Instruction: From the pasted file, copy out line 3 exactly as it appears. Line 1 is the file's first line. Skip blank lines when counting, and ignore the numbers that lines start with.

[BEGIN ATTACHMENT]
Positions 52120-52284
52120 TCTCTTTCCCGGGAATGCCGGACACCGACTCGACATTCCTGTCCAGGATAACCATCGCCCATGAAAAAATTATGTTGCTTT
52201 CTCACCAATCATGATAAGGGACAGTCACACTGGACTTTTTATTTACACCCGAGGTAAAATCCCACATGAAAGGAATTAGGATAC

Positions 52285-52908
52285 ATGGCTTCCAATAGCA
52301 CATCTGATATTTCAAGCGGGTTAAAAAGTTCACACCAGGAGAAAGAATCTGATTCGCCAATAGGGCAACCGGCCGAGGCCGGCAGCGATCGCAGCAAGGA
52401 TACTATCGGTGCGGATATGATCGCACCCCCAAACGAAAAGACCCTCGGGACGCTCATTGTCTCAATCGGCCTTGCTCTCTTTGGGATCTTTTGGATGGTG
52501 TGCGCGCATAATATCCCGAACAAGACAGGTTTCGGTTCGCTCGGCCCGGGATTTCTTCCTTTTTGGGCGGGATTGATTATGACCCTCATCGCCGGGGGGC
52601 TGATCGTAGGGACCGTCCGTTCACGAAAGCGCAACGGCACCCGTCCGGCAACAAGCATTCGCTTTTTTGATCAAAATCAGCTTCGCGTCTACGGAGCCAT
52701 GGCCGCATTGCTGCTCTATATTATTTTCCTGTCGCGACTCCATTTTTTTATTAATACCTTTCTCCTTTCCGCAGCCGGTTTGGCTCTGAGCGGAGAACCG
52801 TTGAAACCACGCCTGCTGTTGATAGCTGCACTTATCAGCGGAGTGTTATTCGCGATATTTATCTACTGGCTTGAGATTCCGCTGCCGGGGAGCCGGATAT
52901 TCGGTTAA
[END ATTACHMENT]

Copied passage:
52201 CTCACCAATCATGATAAGGGACAGTCACACTGGACTTTTTATTTACACCCGAGGTAAAATCCCACATGAAAGGAATTAGGATAC